The result of such poetic imaginings is a haunting series of photographic artworks by artist Harry Nankin that record the imprints, traces and residues of precipitation within temperate rainforest sites in Tasmania. These life-size outdoor ‘shadowgrams’ capture the fleeting and dynamic cycles of a living environment, and the constant process of growth, form, and decay. The works are more like verbs than definitive subjects: Nankin’s images, which capture the ephemeral and least fixable aspects of nature, resonate further when we consider the inherently poetic act of imaging the rains’ physical presence.

The images are captured by placing large sheets of photographic fibre-based paper in a support frame at night and exposing the emulsion surface to a pre-calibrated flash pulse. The photographic paper is placed amidst the vegetation and foliage and has direct contact with its subject matter. Droplets of moisture impact, disperse and run on its surface as rain, sleet, snow and other forms of organic matter drift across the support distorting, marking, and weathering the paper – scarring, creasing and muddying its surface. Despite the compositions being carefully and deliberately planned during daylight hours the works are exposed to chance, during the set-up and at the moment of exposure. The result is a rich and complex archaeology created from both physical impressions of an actual environment on the photographic surface, and time’s indelible residue.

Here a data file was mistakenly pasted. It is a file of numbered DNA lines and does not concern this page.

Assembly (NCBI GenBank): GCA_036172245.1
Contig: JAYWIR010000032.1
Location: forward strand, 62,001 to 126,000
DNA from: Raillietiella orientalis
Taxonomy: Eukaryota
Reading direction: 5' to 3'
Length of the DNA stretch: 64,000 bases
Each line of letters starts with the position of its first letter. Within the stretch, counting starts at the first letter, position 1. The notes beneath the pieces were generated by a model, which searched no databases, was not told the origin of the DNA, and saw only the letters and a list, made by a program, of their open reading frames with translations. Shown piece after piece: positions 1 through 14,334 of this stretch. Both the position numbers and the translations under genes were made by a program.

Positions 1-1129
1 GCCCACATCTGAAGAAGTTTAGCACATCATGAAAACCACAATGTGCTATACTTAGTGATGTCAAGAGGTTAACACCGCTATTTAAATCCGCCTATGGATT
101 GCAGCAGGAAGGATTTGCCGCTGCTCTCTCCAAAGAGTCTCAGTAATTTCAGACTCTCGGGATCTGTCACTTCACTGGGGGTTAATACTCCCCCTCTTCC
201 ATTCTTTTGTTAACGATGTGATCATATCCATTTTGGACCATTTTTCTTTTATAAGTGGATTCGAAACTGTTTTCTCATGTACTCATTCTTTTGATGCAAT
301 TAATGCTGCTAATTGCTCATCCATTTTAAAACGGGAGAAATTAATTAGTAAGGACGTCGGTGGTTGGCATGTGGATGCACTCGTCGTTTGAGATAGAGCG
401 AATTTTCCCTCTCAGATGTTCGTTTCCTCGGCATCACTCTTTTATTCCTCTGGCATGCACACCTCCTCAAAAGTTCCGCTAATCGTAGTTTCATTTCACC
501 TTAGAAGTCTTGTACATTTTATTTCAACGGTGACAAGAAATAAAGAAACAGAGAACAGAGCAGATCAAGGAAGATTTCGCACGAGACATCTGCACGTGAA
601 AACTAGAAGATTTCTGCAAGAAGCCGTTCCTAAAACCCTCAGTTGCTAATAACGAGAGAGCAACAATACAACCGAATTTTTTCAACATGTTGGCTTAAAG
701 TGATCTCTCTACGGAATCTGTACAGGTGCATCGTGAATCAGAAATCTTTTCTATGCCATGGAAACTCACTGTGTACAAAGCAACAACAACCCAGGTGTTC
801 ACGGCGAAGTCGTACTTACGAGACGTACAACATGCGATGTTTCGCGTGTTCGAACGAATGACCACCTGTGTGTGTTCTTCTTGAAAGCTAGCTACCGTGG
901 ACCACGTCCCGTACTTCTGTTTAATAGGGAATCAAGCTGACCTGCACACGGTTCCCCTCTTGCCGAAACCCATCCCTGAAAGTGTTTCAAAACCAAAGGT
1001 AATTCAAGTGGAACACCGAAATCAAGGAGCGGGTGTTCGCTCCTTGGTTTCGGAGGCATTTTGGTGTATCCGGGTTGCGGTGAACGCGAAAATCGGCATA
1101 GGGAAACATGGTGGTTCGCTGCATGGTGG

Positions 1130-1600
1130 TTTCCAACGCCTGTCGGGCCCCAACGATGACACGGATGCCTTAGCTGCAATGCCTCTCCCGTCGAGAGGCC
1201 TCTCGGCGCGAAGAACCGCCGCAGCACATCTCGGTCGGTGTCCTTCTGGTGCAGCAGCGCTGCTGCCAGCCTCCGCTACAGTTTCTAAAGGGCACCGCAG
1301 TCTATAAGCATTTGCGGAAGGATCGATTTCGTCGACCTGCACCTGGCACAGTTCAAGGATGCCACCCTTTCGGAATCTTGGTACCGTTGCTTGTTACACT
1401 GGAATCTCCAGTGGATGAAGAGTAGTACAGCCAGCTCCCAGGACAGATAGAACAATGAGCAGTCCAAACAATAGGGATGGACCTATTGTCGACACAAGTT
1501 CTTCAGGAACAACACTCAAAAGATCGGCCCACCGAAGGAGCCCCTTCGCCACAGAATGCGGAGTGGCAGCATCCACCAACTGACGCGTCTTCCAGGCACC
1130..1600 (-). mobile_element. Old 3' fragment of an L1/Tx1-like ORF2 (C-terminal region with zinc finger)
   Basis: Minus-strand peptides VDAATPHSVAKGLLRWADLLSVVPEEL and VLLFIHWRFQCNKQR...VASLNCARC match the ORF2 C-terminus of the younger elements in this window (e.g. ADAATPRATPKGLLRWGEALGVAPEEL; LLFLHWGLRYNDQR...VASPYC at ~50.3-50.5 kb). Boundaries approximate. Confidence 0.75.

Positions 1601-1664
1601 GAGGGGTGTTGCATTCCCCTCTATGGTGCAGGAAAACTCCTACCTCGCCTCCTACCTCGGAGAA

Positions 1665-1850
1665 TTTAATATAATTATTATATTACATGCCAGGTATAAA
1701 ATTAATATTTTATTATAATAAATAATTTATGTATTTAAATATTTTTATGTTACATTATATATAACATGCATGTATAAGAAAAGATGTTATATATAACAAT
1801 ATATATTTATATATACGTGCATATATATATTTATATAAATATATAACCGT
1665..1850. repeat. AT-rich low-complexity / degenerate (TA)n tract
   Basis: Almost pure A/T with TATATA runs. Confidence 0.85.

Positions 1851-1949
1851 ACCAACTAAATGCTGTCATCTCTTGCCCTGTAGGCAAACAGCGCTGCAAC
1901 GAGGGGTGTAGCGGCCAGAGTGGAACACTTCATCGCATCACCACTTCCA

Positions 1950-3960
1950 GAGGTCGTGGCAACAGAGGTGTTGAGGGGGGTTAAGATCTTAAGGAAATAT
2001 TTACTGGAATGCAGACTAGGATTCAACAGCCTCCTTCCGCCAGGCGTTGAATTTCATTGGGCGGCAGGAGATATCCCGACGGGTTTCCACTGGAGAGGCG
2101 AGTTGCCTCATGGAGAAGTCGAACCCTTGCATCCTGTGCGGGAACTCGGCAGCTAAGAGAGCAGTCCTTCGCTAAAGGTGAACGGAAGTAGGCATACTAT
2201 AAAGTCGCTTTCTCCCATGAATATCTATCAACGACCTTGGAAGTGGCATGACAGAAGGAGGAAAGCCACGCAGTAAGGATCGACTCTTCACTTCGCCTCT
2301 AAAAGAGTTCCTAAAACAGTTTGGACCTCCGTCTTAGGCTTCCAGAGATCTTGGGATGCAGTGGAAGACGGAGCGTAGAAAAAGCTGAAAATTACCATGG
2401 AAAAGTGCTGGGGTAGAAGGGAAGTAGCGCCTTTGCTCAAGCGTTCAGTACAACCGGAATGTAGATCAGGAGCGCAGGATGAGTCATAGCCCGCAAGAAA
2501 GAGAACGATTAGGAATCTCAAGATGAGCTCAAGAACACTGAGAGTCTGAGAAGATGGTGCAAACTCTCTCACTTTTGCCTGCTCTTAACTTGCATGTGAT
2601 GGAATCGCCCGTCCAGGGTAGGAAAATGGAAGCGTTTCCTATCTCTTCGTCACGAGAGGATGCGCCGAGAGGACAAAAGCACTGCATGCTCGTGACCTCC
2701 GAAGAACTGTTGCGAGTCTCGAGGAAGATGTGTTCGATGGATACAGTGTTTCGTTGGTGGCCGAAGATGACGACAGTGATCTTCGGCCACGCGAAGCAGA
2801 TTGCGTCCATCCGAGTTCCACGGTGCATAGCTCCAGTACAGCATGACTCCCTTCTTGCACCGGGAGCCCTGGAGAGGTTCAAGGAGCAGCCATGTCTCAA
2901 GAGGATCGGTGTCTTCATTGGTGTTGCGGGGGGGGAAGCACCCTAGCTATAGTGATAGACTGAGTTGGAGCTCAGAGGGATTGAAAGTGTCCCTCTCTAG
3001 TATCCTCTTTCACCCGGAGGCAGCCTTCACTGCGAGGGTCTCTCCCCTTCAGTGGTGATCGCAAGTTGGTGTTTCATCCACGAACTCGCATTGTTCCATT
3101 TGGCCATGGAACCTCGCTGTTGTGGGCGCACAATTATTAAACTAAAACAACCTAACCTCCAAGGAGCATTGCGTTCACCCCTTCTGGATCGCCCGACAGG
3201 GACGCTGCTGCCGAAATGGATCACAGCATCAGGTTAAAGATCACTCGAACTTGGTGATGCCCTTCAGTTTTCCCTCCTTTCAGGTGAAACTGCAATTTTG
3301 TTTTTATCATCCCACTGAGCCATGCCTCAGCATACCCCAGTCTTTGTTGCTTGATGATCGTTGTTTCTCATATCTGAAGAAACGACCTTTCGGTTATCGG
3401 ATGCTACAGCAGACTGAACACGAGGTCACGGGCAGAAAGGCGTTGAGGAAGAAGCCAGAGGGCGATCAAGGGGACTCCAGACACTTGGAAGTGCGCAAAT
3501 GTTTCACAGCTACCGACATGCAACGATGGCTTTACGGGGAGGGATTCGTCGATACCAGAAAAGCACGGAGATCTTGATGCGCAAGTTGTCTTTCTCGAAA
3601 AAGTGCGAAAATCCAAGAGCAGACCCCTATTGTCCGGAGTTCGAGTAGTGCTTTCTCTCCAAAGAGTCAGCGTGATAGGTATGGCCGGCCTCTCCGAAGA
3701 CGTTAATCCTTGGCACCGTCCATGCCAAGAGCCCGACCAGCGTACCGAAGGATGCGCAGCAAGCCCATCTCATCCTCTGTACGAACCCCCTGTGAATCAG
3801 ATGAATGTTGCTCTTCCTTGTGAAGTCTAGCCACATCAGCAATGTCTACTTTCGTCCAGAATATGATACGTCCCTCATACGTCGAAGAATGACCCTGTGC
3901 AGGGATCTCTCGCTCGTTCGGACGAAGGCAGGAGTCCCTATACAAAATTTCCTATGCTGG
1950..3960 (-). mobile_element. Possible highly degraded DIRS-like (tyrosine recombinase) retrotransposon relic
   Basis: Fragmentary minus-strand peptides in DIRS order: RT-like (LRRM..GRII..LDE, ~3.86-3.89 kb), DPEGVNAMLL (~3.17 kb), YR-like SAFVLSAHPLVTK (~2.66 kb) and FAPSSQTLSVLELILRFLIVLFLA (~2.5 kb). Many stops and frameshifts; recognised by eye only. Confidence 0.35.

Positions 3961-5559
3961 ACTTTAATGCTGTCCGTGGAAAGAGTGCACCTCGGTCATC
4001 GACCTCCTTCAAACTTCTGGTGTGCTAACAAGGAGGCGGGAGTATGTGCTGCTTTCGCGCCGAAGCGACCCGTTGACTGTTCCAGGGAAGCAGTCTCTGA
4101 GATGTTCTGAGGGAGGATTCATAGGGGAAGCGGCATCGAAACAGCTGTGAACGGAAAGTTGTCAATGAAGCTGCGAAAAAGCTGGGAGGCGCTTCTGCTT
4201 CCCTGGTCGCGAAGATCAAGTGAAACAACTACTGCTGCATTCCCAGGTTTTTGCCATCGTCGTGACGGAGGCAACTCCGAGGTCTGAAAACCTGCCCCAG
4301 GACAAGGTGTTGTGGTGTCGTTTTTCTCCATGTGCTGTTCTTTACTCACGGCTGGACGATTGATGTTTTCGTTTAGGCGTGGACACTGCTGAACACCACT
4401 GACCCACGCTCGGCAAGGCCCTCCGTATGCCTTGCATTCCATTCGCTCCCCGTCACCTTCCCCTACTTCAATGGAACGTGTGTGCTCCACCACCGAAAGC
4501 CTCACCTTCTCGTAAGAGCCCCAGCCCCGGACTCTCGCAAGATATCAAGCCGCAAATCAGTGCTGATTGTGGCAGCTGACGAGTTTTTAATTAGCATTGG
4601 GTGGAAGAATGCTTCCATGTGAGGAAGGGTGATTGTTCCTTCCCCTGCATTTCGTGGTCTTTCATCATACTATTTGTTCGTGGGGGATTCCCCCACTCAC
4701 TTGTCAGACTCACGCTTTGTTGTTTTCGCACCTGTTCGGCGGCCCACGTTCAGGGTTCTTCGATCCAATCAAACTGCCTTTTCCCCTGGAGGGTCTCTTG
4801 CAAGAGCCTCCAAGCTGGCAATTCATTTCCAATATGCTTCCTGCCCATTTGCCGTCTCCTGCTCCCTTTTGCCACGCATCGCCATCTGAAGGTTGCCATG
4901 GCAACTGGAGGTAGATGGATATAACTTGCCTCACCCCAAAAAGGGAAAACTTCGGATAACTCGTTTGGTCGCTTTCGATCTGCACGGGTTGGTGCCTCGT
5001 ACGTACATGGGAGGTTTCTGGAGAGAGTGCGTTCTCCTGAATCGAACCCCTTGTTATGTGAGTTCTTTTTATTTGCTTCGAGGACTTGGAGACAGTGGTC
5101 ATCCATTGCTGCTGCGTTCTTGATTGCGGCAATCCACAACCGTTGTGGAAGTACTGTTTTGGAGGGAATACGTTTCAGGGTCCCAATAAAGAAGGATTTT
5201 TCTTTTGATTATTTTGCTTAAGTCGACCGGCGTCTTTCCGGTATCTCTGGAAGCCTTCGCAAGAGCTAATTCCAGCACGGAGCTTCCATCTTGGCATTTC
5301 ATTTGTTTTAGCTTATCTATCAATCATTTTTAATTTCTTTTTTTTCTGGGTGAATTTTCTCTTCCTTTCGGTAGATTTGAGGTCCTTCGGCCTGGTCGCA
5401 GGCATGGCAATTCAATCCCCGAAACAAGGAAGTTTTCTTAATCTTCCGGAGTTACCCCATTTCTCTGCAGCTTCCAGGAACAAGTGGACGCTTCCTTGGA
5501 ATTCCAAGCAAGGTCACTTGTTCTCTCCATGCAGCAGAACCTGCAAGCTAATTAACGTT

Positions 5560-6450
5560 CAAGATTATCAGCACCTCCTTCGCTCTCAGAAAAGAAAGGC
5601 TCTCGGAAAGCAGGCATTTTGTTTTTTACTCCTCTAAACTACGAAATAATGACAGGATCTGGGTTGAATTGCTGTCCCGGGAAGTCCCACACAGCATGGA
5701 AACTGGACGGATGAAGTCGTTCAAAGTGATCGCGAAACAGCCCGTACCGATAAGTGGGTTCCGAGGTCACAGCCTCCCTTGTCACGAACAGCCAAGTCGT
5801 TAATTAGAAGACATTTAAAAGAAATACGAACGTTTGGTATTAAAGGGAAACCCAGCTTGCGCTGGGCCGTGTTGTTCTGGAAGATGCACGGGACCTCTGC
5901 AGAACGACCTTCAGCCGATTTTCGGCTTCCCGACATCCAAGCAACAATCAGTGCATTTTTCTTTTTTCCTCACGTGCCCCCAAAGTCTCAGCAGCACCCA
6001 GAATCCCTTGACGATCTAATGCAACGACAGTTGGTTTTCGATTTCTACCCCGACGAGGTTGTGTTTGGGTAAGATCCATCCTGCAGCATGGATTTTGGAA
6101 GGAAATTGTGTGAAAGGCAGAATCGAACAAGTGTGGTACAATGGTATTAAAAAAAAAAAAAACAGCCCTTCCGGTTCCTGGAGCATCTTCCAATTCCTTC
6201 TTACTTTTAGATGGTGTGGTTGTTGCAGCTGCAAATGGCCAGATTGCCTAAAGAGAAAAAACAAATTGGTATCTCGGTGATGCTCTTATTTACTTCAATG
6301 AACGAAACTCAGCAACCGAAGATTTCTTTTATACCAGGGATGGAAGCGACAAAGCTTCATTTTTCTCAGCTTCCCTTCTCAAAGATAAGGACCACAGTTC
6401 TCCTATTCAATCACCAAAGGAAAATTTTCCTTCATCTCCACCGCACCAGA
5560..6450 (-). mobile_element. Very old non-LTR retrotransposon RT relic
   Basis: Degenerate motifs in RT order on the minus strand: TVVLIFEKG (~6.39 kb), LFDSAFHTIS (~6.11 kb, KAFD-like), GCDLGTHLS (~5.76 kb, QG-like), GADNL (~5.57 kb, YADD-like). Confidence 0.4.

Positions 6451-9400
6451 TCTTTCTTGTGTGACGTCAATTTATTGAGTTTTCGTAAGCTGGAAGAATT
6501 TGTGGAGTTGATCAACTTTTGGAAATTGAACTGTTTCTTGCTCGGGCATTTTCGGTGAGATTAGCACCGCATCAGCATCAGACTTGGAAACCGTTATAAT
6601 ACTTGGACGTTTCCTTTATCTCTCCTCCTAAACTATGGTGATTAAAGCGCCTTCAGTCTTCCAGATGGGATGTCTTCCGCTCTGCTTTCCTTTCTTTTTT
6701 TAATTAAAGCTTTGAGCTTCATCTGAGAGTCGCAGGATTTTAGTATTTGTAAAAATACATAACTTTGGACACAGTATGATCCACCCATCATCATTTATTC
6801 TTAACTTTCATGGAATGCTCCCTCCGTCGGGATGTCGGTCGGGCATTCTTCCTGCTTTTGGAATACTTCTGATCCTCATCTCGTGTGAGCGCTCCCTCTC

For Nankin “…such ‘broken’, intricate surfaces revealing an act of human will intervening in ‘nature’ allegorise the ‘flow’ of biotic cycles, the precarious condition of the rainforest site and the immanent ‘tragic’ transformation of all terrestrial nature–including climate itself–into a cultural artefact.”